tral government provides an annual subsidy to the EPFO of about 0.04 percent of GDP.
Conclusions
The idea of the NPS is more than a decade old, but implementation started only in 2009, 
and the key incentives were introduced only at the end of 2010. There has been little time 
to test the matching defined contribution concept, which continues to evolve.
Slightly less than a quarter of the sample population analyzed contributed to a retire-
ment account in 2011. This figure may be as low as it is because the program has no track 
record, requiring participants to sacrifice liquidity and trust that the funds will be well 
invested. If the program produces the desired results, take-up rates may increase, as confi-
dence in the program grows. Conversely, poor performance should lead to lower take-up. 
The limited analysis presented reveals certain patterns, albeit in a sample that is not 
representative of India’s population or of the informal sector. There is strong evidence that 
women are more likely to participate in the NPS than men; that higher income and more 
education are positively associated with take-up; and that having other potential sources 
of income for old age, including land, housing, and sons, reduces take-up rates, other fac-
tors held constant.
The data do not allow exploration of other salient issues that should contribute to 
take-up, including the importance of the credibility of the intermediary (aggregator) and 
the role of information. Qualitative analysis that disentangles the reasons behind high 
take-up among women, apparent reliance on sons, and other suggested determinants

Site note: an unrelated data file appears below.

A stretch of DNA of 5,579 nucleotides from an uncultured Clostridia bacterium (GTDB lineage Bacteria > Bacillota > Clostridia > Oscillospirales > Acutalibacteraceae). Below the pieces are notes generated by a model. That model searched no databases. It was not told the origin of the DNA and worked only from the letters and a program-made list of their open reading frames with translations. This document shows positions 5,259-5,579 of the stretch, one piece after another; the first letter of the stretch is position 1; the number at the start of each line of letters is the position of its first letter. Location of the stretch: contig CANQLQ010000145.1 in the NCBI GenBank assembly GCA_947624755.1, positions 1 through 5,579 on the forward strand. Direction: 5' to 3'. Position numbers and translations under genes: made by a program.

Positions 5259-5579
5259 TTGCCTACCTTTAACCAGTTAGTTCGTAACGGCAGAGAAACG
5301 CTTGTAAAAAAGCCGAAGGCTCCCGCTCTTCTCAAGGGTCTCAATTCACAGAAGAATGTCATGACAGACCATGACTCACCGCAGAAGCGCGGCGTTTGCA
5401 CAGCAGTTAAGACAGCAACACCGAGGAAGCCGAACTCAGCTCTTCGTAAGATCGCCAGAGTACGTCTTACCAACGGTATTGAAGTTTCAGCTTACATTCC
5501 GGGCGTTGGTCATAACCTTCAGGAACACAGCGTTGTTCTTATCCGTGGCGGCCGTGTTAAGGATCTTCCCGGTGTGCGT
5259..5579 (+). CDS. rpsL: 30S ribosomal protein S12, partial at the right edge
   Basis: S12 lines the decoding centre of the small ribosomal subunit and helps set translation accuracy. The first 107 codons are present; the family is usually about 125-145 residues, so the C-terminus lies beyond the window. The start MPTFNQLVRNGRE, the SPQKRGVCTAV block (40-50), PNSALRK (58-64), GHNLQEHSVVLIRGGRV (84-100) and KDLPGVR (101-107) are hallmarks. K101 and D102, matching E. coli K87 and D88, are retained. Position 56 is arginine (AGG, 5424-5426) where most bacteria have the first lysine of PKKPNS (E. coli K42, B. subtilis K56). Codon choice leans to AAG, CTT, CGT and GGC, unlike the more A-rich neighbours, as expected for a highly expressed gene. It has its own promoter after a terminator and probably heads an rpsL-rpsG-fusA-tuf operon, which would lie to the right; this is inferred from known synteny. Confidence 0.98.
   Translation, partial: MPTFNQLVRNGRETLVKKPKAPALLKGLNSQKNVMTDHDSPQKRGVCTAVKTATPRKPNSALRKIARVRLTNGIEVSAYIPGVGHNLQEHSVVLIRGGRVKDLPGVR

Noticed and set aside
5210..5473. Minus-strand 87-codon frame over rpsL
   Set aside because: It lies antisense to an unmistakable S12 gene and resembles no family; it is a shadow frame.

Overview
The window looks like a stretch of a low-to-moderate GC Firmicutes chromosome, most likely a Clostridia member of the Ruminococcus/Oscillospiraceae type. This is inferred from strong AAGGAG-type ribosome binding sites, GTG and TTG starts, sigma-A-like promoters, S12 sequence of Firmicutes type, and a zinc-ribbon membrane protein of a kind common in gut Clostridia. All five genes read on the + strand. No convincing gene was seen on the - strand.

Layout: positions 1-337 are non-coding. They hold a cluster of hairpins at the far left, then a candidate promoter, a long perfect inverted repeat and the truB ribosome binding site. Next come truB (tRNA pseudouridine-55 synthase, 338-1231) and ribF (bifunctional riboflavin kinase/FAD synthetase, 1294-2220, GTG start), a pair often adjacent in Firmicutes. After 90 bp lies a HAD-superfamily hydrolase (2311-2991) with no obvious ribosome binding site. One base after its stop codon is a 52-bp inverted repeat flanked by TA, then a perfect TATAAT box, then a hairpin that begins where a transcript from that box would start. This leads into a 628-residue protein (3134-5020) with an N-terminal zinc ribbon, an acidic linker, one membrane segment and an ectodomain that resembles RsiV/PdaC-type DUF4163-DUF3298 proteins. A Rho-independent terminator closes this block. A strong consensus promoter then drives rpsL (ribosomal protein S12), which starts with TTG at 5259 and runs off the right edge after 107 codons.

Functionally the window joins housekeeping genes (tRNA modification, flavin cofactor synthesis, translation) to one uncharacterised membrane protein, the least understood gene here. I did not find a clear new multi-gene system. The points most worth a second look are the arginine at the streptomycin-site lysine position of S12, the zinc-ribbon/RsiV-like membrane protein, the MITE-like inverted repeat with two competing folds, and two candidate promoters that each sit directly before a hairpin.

would be very useful.
Of course, enrolling in the NPS is only a small part of the story. Persistence of con-
tributions over time will ultimately determine whether the scheme succeeds in providing 
its members with a significant source of income during old age.
Among the lessons learned from the experience to date is the need for incentives—
not only for potential participants but also for providers. Provider incentives have to be 
aligned with customer interest; too often, the distribution of financial services has been 

256 
MATCHING CONTRIBUTIONS FOR PENSIONS: A REVIEW OF INTERNATIONAL EXPERIENCE
plagued by the selling of inappropriate financial products to fool individuals. Studying 
the determinants of enrollment patterns as the program unfolds and analyzing how dif-
ferent segments of India’s very heterogeneous informal sector respond to the program’s 
design should help policy makers better understand the potential dynamics and scope for 
expanding coverage. Combining evaluation with national-level survey data can help them 
obtain a more accurate idea of the potential size and cost of the program and craft a better 
strategy.
A number of parallel developments in India may affect the ultimate outcome of this 
initiative. India is experiencing strong economic growth, which is raising incomes and 
putting a larger share of the population in a position to save and insure against risks. The 
government appears to be strongly committed to expanding social insurance and pen-
sion programs, as shown by passage of the Social Security for Unorganized Sector bill in 
December 2008 and the massive expansion of health insurance coverage during the fol-
lowing three years.
12
Another important development is the emergence of technologies that may allow 
India to leapfrog richer countries in certain areas, such as identification and payment sys-
tems. The Unique Identification Authority of India has issued about 120 million unique 
numbers tied to sophisticated biometrics; applications being piloted would allow for reli-
able transfers of funds to and from citizens who are difficult to reach through formal finan-
cial channels. This technology may be useful for programs such as the NPS as they mature.
Notes
1.  At the time of writing, an active lobby was seeking to increase the scope of the National Old 
Age Pension Scheme and to make it universal (Hindu Business Line 2012).
2.  Kerala and West Bengal are the two major exceptions.
3.  Although the eligibility criteria are not clearly specified, they seem to apply to special govern-
ment schemes such as the Coal Miners’ Provident Fund in addition to the civil service pension 
schemes at the state and federal levels and the EPFO.